Why They Call Me ‘Renovation Ray’
In my career I’ve equally embraced the two areas of discipline that really comprise golf course architecture – new 18-hole design, and renovation, restoration and remodeling. From the very beginning, we embraced going on the road or traveling to take on the new 18-hole projects, and then there came what you could call a fork in the road.
I was growing tired of overseas trips, and at the same time renovations and the challenges they afforded grew more so than new course design. That was about the time the great recession hit 10 or so years ago and I was glad I was not pursuing new 18s as much as I had in the past.
Renovation, restoration and remodeling is our passion and has become our forte. We have always enjoyed this type of design work, and we have developed a national reputation for this in part through winning multiple re-design awards. This work is challenging yet greatly fulfilling.
As our reputation grew, and by design, we started focusing almost exclusively on renovation. The stars lined up with our passion. Then all of a sudden, the national attention, the awards and the nickname “Renovation Ray” came about, too. Renovation Ray has succeeded in the eyes of some historic golf clubs, everyday clubs, the media and the public.
We still accept 18-hole new design projects but only on rare occasions with special circumstances. In all our projects, new design or renovation, we enjoy the process of design, creating playability, working with the agronomics and providing sustainability. It’s an enjoyable undertaking for us, and very fulfilling.
I especially enjoy helping these classic clubs with great courses develop long-range master plans. We feel we have a unique approach because we have one of the most comprehensive master planning approaches in the golf industry, and it is our clients who tell us that, especially those clients who have worked with multiple architects over time.
My background as an Evan’s Scholar who worked in turfgrass and soils and then returned to Michigan State University to gain a landscape architecture degree with a golf course architecture emphasis is an advantage in all of our work.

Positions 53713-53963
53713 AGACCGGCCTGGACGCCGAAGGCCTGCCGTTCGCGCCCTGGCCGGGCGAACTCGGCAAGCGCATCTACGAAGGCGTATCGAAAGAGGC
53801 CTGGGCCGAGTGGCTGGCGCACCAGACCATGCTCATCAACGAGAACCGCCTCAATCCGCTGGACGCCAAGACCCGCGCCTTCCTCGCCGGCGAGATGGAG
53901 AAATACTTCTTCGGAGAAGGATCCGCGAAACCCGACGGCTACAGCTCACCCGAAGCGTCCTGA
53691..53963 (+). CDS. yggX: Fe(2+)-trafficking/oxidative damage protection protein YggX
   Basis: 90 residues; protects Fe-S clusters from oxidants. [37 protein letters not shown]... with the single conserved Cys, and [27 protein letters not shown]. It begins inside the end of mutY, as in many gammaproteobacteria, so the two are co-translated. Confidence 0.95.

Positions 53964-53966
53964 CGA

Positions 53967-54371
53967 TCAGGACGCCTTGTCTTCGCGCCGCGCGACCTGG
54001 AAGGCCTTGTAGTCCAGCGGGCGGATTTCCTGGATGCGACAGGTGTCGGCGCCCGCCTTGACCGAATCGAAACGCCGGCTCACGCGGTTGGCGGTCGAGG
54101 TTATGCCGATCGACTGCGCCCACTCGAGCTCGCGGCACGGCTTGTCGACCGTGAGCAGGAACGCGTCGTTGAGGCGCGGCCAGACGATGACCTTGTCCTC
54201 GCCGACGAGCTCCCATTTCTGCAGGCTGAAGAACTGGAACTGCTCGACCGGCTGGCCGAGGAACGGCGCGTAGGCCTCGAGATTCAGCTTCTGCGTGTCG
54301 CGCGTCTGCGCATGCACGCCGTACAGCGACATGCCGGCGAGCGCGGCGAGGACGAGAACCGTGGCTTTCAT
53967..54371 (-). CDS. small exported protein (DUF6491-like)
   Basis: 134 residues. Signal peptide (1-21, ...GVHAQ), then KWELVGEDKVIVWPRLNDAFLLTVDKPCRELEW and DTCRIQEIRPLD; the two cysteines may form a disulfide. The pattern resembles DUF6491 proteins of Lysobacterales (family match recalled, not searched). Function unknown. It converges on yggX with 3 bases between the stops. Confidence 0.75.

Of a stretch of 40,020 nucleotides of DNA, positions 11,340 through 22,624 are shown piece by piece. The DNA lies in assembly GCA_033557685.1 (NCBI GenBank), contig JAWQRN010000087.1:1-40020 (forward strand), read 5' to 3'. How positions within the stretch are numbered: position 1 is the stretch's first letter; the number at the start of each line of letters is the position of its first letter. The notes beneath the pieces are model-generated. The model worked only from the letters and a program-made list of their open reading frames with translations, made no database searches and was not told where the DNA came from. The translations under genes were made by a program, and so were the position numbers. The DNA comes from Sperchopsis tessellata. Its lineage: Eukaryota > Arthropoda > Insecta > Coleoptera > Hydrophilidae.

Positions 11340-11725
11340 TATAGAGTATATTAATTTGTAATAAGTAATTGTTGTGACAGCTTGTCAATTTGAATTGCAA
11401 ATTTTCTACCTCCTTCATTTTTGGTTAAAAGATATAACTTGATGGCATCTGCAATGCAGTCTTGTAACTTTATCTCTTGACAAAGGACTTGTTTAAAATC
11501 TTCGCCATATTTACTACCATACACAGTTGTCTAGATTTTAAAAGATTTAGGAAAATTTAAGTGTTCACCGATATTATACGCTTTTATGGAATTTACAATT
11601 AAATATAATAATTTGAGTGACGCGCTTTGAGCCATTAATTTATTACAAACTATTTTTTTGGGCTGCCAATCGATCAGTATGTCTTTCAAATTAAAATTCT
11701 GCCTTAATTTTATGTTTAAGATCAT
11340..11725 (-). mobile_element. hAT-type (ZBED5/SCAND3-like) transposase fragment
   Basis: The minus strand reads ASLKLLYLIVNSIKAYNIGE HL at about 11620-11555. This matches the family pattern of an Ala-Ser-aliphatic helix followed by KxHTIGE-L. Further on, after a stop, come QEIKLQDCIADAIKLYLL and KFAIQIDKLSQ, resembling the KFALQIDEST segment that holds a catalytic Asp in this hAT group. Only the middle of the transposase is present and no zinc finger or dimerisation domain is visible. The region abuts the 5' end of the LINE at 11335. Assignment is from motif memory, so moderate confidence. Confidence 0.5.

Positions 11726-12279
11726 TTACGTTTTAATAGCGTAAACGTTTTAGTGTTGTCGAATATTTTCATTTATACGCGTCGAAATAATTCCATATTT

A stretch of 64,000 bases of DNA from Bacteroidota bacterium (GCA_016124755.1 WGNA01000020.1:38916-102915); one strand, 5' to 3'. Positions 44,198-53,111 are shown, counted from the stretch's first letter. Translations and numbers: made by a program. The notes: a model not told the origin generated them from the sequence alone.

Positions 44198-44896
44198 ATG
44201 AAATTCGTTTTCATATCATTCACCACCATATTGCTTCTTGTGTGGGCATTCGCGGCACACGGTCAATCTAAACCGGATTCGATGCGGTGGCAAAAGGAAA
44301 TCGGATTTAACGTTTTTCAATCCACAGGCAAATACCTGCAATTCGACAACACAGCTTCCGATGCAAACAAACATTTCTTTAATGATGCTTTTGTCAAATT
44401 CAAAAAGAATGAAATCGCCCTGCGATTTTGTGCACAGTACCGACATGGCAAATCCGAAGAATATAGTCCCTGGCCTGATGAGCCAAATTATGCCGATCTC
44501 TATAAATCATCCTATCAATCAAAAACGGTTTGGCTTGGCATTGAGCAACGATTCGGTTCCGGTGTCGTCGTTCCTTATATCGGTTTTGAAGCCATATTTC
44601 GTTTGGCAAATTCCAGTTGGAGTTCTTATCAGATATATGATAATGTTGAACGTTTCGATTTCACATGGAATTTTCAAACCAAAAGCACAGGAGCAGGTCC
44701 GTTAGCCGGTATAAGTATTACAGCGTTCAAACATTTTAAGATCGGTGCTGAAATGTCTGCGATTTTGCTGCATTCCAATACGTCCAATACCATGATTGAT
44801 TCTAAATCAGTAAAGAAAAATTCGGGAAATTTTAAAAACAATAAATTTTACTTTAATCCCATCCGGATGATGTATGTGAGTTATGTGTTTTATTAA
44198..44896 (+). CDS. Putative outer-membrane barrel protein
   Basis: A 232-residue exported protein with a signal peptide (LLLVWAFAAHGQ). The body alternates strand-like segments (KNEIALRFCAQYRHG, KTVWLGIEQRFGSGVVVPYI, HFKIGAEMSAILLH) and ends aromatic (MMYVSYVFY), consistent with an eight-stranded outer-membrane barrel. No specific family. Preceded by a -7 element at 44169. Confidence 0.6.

I joke when I talk to golf clubs that a look out at the audience reveals 200 golf course designers sitting in front of me. The truth is most golfers and club members do have some preconceived ideas about what should be done, and they all have opinions.
My background allows me to look at a golf course though a superintendent’s eyes, a golfer’s eyes in terms of playability, a scholar’s eyes in loving the process of digging for and finding the history of a design and finally as a golf course architect in creating something that brings all those areas together.
I’m able to present those multiple things and unify a club with multiple decision makers and those individuals who think they know what the project needs because they have played that hole for the last 20 years. I can find ways to bring them all together. It’s a great challenge, but another thing I embrace. Pete Dye (one of my ASGCA sponsors) once said to me, “if you can get 80 percent of a membership to agree with you, that’s quite an achievement”. Historically, we have proudly batted 90-plus percent.
It comes down to hard work, understanding the disciplines of our work, understanding the history of a project, the willingness to listen and the ability to come up with conclusions that make the course better and more enjoyable. I compare this to a graduate student working to get his PHD and delivering that final thesis in which the hypothesis or design will be challenged. If you can later come away with a unified consensus that this is the path forward, that is a great feeling. It is exhilarating to succeed in providing a club the road map into the future that works for them.